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Polian relishes role as Pack leader

Maybe it will take some time before new UNR football coach Brian Polian truly understands the rivalry with UNLV, but he got a taste of the intensity Tuesday night.

Polian walked into the Thomas & Mack Center for the basketball game between the schools and was immediately booed by the Rebels’ student section.

Rather than be offended, Polian sounded impressed.

“Hey, rivalries are what make college sports fun,” he said. “I’ve been lucky enough to be part of Stanford-Cal (and) Notre Dame-USC, and to be a part of this one is going to be exciting.”

Polian, 38, takes on the task of following a coaching legend in Chris Ault, the man most responsible for creating the animosity between the two state schools, someone who knew how to dominate his southern rival by winning the past eight meetings.

But Ault’s shadow is much longer than how he performed against UNLV. He built UNR from a Division II program into a successful upper-level school that constantly reinvented itself.

The Wolf Pack tried unsuccessfully to replace Ault twice when the coach stepped away.

Now it’s Polian’s turn.

“I have a ton of respect for Coach Ault, and I understand what he means to the state, and I understand what he means to the university,” Polian said. “That being said, I can’t try to be Coach Ault. I can’t try to replace him. You can’t replace him. All I can do is just be me, and I’m very comfortable in my own skin. I’m very comfortable with what our vision of this football program is going to be, and we’re going to work to achieve that.”

Polian comes from Texas A&M, where he was special teams coordinator and tight ends coach for a program that became a force in its first season in the Southeastern Conference. The Aggies were the only school to beat Alabama, and quarterback Johnny Manziel won the Heisman Trophy.

Polian also was the recruiting coordinator at Stanford in 2010 and 2011 and at Central Florida in 2004 before going to Notre Dame for five seasons.

His recruiting efforts, especially considering a late start after being hired Jan. 7, appear to be going well. The Wolf Pack have received four commitments from players ranked among the nation’s top 135 at their positions, according to Scout.com.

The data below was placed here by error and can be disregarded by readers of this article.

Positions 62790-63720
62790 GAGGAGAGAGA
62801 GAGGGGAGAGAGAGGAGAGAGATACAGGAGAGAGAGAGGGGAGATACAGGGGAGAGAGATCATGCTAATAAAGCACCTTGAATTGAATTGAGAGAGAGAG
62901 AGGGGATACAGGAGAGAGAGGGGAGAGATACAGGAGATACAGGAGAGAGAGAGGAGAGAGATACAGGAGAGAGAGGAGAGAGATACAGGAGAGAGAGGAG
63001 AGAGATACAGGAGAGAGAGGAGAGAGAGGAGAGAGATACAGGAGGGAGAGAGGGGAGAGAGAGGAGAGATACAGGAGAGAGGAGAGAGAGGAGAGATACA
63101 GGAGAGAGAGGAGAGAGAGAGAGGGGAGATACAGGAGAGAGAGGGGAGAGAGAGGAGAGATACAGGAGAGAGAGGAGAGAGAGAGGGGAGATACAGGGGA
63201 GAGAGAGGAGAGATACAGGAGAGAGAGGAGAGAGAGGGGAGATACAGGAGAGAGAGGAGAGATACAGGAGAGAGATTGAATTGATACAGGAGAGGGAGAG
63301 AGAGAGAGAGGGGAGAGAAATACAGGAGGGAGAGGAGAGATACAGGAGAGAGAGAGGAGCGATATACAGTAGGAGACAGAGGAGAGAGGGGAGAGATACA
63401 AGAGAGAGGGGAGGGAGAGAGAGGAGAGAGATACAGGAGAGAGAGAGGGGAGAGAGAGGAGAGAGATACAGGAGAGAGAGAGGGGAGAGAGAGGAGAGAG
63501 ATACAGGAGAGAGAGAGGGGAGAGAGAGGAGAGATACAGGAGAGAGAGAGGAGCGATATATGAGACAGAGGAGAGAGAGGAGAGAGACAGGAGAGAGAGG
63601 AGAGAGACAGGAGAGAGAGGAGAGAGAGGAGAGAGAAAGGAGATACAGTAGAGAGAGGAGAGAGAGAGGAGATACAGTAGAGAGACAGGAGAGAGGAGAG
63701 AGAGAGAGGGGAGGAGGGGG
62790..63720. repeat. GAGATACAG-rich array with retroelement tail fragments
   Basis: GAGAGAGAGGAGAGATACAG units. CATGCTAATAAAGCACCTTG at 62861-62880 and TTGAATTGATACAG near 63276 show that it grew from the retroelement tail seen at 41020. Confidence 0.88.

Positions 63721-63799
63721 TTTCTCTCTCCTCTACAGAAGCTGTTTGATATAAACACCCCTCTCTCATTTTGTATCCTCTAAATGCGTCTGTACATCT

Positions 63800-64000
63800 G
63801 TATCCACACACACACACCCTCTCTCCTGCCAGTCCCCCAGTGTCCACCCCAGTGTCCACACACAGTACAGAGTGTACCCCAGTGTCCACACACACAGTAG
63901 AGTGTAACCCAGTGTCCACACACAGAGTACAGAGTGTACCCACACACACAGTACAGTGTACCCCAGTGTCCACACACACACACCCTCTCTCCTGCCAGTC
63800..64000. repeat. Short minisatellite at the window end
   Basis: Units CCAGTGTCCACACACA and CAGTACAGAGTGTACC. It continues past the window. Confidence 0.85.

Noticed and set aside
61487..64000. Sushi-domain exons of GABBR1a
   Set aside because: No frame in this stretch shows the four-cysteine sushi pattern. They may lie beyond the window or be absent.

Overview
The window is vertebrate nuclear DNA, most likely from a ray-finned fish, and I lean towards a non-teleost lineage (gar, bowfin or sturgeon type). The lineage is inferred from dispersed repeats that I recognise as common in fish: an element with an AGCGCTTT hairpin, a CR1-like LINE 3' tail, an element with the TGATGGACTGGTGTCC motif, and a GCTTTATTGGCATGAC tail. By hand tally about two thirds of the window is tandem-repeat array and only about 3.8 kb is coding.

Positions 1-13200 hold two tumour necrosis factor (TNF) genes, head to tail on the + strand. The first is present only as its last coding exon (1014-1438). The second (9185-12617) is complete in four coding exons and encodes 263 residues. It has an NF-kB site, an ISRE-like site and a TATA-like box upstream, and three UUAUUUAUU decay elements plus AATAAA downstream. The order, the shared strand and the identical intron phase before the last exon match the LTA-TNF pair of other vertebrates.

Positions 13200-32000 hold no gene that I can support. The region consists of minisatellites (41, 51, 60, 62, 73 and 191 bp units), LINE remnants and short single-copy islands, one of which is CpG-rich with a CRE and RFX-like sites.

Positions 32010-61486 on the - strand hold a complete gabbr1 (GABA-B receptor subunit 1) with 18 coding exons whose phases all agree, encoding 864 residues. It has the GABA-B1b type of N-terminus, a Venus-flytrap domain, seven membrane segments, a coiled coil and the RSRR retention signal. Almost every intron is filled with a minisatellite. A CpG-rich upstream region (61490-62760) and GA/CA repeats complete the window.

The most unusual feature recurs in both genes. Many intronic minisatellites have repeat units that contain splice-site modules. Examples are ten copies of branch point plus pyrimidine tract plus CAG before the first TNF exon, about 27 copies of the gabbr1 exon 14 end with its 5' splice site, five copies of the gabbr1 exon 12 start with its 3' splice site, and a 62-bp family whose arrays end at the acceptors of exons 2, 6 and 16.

“We are very excited about this class,” Polian said. “We’d be excited about it if we had a year to recruit.”

Polian also hired a staff that includes former head coaches Jeff Genyk (Eastern Michigan) and Jim Hofher (Buffalo and Cornell). And Polian convinced offensive coordinator Nick Rolovich to remain with UNR after he had agreed to leave for Temple.

“I told him he was my most important recruit,” Polian said. “He was the first guy that I called after I accepted the job, and I think we just clicked.”

Having Rolovich back is key because Polian will continue to run the pistol, the offense Ault invented. That offense has migrated to the NFL, and former Wolf Pack quarterback Colin Kaepernick has ridden it all the way to the Super Bowl with the San Francisco 49ers.

Polian said tweaks will be made to the offense, but no overhaul.

“We’ll keep the core of it,” he said. “Now, we’ve got some different guys in the room, and certainly my experience offensively coming from Texas A&M, there’ll be some wrinkles that we add to it, but overall I think we’re going to stick to what we believe in.”

Polian probably was meant to be involved in football. His dad, Bill, was considered one of the NFL’s top executives. His older brother, Chris, was the Indianapolis Colts’ general manager from 2009 to 2011. Another brother, Dennis, is the Tennessee Titans’ special assistant to the head coach.

“From a very early age, I knew I was going to coach,” Polian said. “I grew up around Marv Levy and those Buffalo Bills training camps, and I watched how he interacted with the other coaches and with the players, and I knew that’s what I wanted.

“I tell people all the time I don’t know if I’m lucky, if I’m simple or a combination of both, but this is all I’ve ever wanted to do. I’ve never given a single thought to doing anything other than coaching.”

Contact reporter Mark Anderson at manderson@reviewjournal.com or 702-387-2914. Follow him on Twitter: @markanderson65.

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